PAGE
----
Judge Millar said counsel for Guardrisk was able, during Grobbelaar’s evidence, to consult with Van der Merwe, who was present in court.

Judge Millar was informed from the bar that no part of Govender’s Ferrari had been examined or tested to determine tensile strength.

Van der Merwe had used a European Union standard measurement, which is apparently derived from the testing of wheel rims by Mercedes Benz AG in Germany.

Van der Merwe was unable to provide an answer when the court inquired from Guardrisk’s counsel whether or not the wheel rims were made of the same material as the Ferrari or whether they had been manufactured in Italy. This resulted in Guardrisk indicating it would no longer be calling Van der Merwe as an expert.

Judge Millar said despite the inclement weather, there was no evidence before the court to establish that Govender knew or foresaw that the road conditions could cause him to lose control of the vehicle.

He said the parties agreed it was only a finding of recklessness that would absolve Guardrisk from liability under the policy.

“Having regard to the particular facts in this case, there is to my mind no question that the plaintiff [Govender] did not act recklessly.

Govender requested a punitive order for costs against Guardrisk.

Judge Millar said ordinarily this is not warranted, where expert witnesses disagree and the court prefers the evidence of one over the other in determining the dispute.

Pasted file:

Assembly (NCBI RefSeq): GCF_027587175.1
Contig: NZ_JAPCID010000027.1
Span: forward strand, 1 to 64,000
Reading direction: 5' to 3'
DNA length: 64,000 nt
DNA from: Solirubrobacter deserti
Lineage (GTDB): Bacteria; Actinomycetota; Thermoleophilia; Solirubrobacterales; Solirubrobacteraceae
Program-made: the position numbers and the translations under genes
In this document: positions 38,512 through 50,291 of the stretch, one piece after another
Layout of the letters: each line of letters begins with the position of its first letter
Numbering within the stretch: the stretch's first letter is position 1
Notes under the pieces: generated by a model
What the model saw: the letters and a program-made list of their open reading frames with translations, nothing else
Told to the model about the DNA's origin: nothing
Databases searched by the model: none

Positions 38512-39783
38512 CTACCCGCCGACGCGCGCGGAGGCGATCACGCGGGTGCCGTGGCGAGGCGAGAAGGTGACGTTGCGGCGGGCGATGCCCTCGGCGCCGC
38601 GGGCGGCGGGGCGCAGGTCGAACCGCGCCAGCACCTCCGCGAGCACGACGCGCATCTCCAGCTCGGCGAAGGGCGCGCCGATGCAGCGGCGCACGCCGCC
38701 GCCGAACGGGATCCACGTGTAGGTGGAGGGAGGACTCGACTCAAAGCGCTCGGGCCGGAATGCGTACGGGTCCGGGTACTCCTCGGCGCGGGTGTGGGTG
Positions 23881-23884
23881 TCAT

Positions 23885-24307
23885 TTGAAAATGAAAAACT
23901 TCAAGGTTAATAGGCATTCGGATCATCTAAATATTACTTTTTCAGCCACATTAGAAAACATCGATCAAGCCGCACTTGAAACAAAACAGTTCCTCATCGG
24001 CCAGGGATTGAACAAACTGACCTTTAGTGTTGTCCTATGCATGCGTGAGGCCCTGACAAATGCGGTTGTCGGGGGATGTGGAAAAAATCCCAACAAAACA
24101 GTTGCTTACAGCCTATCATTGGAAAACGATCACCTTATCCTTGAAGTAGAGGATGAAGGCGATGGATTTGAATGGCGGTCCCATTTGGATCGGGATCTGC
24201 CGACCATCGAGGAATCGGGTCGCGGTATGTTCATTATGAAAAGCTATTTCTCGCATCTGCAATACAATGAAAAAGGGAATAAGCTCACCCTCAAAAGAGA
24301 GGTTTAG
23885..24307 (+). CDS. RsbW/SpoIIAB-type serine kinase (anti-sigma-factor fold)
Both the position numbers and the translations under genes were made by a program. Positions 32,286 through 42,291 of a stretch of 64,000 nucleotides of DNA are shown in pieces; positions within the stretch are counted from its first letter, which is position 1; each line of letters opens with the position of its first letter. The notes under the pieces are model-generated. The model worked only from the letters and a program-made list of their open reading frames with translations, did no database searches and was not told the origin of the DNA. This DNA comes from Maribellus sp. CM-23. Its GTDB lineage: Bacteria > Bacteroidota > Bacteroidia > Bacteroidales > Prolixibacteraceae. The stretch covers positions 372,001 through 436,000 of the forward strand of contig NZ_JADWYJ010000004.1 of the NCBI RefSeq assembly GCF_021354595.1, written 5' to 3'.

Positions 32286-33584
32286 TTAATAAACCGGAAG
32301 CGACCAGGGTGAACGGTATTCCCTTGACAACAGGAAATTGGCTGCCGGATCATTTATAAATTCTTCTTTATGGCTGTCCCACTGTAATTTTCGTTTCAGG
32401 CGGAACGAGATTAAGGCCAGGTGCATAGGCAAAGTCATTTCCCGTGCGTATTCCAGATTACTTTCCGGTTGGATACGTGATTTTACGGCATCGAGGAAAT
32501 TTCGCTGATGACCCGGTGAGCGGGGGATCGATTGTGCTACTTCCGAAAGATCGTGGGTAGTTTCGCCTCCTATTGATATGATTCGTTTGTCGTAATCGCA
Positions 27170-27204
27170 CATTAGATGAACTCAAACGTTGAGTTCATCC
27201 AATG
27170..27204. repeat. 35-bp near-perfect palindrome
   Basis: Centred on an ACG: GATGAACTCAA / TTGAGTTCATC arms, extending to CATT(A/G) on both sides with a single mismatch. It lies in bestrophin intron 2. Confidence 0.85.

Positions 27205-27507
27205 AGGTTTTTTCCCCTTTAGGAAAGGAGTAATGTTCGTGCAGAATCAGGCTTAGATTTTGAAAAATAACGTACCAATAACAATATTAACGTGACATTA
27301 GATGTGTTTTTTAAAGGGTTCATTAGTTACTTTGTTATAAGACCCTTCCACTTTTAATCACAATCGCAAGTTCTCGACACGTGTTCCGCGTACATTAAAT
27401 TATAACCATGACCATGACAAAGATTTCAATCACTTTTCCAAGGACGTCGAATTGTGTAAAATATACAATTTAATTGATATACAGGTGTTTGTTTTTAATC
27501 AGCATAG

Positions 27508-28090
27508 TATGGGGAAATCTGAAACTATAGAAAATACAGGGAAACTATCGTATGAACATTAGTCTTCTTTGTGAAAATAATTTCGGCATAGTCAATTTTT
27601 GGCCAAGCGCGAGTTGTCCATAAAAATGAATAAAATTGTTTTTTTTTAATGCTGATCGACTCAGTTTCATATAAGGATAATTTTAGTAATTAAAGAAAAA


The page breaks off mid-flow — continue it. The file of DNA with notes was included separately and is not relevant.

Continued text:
But Judge Millar said the entirety of Guardrisk’s case focused and hinged upon the opinion of Van der Merwe and Govender was put to the trouble and costs, which were entirely avoidable, of briefing an expert witness who was then unable to elicit from Guardrisk’s expert witness the very basis upon which his opinion had been formulated.

“It is patent that Mr van der Merwe was not an expert in the field that he claimed to be and that his opinion was never going to withstand the scrutiny of interrogation in court.

Judge Millar said Govender ought never to have been forced to court on the basis that he was. The judge also ordered that the costs of Govender’s experts must include the cost of their attendance at court for the trial but not be limited to the costs recoverable in terms of Section 4 of the tariff applicable to witnesses in civil matters as set out in Government Gazette No. 30953 (R394) of 11 April 2008.